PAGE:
Don’t go ‘too far’ in ‘damaging moves’: China tells US
Beijing, May 19: China’s top diplomat Wang Yi has asked US Secretary of State Mike Pompeo not to go “too far” in its “damaging moves” against the Chinese interests, saying that both countries will benefit from cooperation and lose from conflicts.
State Councillor and Foreign Minister Wang held a telephonic conversation with Pompeo on Saturday, days after US President Donald Trump signed an executive order barring American companies from installing the foreign-made telecom equipment posing a national security threat, a move apparently aimed at banning Huawei from US networks.
Beijing has warned of retaliation against the order that effectively barred Chinese telecom giant Huawei from the US market.
The world’s top two economies are locked in a trade battle that has seen mounting tariffs, sparking fears that the conflict could damage the global economy.
Wang, noting that the US has recently made remarks and taken actions that are harmful to the Chinese interests in various fields including cracking down on Chinese enterprises’ normal operations through political measures, said China strongly opposes such actions.
“We urge the US side not to go too far,” he told Pompeo.
History and reality have shown that as two big countries, China and the US will both benefit from cooperation and lose from conflicts, Wang said, adding that cooperation is the only right choice for the two countries.
The two sides should follow the direction set by the two countries’ heads of state, manage their differences on the basis of mutual respect, expand cooperation on the basis of mutual benefit, and work together in pushing forward a China-US relationship based on coordination, cooperation and stability, state-run Xinhua news agency quoted Wang as saying.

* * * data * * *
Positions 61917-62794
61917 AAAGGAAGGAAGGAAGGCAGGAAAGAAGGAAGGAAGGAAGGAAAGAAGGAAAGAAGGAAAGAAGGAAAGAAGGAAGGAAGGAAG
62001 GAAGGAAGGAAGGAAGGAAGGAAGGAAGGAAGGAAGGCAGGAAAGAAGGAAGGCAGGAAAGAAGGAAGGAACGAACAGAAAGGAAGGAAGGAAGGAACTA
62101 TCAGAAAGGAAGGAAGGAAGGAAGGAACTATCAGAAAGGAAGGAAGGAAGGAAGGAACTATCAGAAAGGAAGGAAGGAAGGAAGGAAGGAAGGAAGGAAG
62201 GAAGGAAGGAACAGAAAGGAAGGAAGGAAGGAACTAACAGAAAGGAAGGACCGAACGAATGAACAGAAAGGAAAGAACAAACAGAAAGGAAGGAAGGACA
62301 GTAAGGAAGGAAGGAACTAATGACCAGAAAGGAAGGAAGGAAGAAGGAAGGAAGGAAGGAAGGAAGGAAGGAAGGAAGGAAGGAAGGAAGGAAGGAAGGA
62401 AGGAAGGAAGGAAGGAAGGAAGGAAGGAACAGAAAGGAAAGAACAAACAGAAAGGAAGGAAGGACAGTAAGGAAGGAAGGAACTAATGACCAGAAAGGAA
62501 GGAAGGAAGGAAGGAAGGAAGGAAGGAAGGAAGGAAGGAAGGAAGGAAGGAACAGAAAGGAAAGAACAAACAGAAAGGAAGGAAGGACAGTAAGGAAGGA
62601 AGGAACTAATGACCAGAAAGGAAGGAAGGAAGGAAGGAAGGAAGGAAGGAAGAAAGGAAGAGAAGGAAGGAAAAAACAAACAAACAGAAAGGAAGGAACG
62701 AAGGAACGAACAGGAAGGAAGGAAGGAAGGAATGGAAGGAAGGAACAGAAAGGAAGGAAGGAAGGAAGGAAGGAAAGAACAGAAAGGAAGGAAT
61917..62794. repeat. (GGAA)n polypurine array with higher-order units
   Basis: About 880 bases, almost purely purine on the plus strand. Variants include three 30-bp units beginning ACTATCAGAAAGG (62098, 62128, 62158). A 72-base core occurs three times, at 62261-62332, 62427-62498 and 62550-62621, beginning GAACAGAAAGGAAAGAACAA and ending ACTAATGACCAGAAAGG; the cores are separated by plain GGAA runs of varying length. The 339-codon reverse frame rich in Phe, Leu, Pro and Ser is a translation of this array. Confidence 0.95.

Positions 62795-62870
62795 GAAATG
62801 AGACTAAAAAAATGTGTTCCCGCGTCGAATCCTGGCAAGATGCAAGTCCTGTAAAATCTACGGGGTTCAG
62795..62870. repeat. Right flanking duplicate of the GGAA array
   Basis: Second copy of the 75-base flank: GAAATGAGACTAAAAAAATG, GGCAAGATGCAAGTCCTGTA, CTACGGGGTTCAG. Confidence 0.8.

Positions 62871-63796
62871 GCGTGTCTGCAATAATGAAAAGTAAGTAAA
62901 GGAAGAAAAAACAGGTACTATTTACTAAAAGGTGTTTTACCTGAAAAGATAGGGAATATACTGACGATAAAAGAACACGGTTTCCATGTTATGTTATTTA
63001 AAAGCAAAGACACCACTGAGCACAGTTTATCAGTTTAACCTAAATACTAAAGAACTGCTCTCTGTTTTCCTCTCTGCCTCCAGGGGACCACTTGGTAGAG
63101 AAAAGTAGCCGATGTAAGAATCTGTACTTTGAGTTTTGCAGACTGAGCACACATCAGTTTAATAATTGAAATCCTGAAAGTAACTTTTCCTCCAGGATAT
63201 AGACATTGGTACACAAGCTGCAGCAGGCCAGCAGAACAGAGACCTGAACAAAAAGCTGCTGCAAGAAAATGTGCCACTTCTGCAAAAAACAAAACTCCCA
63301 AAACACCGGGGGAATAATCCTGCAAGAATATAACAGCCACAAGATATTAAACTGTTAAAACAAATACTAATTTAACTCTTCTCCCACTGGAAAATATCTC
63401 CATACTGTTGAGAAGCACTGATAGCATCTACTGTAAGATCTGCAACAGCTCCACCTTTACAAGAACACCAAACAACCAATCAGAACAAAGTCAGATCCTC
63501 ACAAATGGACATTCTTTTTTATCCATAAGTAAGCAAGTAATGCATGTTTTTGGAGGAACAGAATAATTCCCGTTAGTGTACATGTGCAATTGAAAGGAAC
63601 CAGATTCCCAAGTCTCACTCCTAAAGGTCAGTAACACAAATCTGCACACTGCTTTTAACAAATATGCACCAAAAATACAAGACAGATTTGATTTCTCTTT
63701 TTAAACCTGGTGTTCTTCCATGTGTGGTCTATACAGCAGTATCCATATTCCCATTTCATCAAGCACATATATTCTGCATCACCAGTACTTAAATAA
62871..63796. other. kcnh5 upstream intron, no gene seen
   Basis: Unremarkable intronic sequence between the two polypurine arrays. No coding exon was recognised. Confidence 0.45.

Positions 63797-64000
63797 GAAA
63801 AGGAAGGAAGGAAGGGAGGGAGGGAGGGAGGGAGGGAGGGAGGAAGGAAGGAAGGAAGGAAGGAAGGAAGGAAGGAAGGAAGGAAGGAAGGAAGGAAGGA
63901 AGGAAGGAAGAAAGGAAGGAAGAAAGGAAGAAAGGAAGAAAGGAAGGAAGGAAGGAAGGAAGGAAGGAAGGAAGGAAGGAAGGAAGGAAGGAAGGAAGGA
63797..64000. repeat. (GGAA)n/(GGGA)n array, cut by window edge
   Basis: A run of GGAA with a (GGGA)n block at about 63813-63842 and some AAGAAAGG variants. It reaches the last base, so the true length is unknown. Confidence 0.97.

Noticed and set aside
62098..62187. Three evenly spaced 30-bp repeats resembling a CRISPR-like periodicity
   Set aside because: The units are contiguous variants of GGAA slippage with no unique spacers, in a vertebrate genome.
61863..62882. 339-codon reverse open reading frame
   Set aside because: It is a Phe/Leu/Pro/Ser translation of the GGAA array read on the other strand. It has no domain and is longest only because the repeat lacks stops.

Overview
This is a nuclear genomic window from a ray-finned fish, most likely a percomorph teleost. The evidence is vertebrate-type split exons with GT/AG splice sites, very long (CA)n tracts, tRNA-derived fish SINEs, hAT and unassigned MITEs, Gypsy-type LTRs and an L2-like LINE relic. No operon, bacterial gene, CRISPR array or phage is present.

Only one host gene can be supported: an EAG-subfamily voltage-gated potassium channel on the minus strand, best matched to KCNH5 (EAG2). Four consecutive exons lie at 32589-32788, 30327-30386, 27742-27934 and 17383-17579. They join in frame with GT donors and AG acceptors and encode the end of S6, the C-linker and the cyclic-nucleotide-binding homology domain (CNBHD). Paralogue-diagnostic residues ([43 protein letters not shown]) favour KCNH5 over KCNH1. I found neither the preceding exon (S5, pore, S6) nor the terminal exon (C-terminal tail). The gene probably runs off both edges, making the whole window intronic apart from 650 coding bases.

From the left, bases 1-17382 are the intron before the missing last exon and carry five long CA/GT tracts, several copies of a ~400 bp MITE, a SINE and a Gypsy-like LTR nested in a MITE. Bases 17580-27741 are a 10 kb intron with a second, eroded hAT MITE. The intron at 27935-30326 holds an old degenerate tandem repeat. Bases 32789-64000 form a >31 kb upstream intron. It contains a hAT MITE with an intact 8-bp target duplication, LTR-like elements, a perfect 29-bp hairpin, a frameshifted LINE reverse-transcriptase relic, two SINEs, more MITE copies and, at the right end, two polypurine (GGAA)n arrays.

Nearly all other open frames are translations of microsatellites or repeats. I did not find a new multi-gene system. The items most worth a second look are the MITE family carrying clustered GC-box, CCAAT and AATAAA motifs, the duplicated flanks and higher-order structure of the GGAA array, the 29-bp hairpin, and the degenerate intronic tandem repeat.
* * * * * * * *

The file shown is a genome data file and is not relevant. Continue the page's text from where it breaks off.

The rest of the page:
China has always been willing to resolve economic and trade differences through negotiations and consultations, which, however, should be conducted on the basis of equality, he said, adding that China, in any negotiations, must safeguard its legitimate interests, answer the calls of its people, and defend the basic norms of international relations.
Wang stressed that China has stated its firm opposition to the US’ recent negative words and acts related to Taiwan, and urged Washington to abide by the ‘one-China principle’ and the three China-US joint communiques, and handle Taiwan-related issues carefully and properly.
The two sides also exchanged views on relevant international and regional issues, the report said.
Wang emphasized that China, as a permanent member of the UN Security Council, is committed to the de-nuclearisation, peace and stability of the Middle East.
The trade war between China and the US escalated after Trump this month increased the import duty on Chinese products worth USD 200 billion from 10 per cent to 25 per cent. China retaliated by slapping tariffs on USD 60 billion worth of US imports.
Trump has been demanding that China reduce the massive trade deficit which last year climbed to over USD 539 billion. He is also pressing for verifiable measures for protection of intellectual property rights (IPR), technology transfer and more access to American goods to Chinese markets.